In an email sent to the Office of Gender and Sexuality listserv, Creasap and Jeremy Torres ’18 wrote on March 26, “You may have seen Denison alum Andrew Levitt/Nina West ‘01 share a sobering story of homophobia on Denison’s campus 20 years ago. The Office of Gender & Sexuality staff wants to say to our LGBTQ-identified students in 2019: we value who you are and we are here to support you in any way we can. This makes this weekend’s Denison PRIDE’s 30th Anniversary particularly timely and we encourage you to gather in community with Denison’s LGBTQ alumni.”

“Queer Talks,” a weekly program led by Torres, was also dedicated to the discussion of homophobia on campus at the March 29 meeting. Queer Talks happens weekly on Fridays at 5 p.m. in Curtis West. If you see or experience homophobia on campus, please report it via Blue Whistle on MyDenison. If you do not wish to be identified, you can make a report anonymously by submitting the ‘Anonymous Tips’ form.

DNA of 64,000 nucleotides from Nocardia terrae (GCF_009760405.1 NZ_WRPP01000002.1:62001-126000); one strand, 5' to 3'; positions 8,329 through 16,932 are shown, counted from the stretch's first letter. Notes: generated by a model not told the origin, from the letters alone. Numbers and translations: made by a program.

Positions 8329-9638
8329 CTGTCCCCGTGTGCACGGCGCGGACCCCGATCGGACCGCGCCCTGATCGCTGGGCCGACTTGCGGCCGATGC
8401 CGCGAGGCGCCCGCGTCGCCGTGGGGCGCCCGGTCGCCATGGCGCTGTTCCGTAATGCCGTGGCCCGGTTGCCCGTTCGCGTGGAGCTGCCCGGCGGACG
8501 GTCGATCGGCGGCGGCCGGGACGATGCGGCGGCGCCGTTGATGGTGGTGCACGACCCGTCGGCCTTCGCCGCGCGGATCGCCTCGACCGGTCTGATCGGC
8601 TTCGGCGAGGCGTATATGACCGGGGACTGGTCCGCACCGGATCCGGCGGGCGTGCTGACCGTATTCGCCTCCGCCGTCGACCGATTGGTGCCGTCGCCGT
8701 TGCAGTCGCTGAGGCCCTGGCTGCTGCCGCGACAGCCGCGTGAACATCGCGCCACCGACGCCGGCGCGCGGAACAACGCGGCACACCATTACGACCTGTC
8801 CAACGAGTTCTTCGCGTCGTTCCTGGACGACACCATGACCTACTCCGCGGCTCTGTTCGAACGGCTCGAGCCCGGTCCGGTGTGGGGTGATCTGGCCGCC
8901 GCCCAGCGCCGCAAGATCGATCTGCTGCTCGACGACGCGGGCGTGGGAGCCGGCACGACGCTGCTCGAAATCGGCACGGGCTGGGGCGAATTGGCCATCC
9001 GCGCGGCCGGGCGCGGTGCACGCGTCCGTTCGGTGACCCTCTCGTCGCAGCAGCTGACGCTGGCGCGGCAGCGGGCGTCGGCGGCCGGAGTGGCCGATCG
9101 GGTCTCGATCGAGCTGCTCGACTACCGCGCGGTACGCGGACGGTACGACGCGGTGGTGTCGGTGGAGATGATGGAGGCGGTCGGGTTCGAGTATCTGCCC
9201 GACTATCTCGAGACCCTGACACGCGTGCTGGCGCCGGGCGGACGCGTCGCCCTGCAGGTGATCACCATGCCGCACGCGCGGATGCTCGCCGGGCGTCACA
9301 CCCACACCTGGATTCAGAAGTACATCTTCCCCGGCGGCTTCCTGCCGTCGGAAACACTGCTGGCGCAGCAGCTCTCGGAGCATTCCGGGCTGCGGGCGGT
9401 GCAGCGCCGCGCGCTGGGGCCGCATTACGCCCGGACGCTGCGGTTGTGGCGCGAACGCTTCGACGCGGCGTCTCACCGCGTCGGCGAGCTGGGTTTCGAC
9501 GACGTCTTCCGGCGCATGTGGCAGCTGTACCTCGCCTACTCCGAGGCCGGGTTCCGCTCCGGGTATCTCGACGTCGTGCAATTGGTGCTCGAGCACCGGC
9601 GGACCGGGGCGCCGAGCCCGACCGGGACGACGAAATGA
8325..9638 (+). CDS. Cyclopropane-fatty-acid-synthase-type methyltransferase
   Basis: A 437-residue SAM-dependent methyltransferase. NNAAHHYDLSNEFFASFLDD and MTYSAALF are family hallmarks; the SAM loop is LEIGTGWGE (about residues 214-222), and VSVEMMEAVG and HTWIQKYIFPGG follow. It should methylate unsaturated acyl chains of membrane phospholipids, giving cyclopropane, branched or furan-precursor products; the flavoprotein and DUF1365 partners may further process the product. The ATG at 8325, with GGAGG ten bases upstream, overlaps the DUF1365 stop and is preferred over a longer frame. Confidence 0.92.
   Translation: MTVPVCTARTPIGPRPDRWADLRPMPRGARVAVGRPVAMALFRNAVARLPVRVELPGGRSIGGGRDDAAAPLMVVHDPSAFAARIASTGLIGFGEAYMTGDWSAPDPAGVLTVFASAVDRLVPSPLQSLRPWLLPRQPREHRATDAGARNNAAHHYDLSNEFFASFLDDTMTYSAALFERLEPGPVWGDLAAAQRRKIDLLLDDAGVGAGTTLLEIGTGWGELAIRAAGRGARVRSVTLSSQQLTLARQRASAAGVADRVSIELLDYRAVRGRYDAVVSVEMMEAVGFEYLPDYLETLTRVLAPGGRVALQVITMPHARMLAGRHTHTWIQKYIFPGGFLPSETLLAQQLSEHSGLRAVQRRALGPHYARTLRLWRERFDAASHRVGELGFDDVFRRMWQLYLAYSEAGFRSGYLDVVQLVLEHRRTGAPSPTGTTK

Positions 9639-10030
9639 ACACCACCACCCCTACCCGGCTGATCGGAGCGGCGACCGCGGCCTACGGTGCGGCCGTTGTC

“Denison is not perfect and still has work to do as an institution – all Higher Education institutions do – but I think this past Denison Pride weekend symbolized a step in the right direction for the college and I was excited to be a part of it,” Brian Paul Allen ‘17 said.

Other founders of the coalition found the ending of the conference to be quite insightful.

“Our weekend culminated in a dinner, reflections on our history, and the celebration of three faculty members who worked with us closely from the very beginning,”  Kim Cromwell ’81 said.

The alumni gathering closed with two the alumni in attendance announcing significant gifts in support of LGBTQ students.

“From my point of view, the weekend could not have been better. Whether at our reception with President Weinberg, or chatting with students and alums at the Big Queer Art Show, I was aware of feeling grateful for being part of this unique community, this larger Denison family.  Of course, there’s always more work to do — but that’s true outside of the hill as well. Creating inclusive communities takes time and constant effort, and the work is never done. It was inspiring to be with so many Denisonians who share our commitment to a strong Denison Pride, and a thriving Denison community.”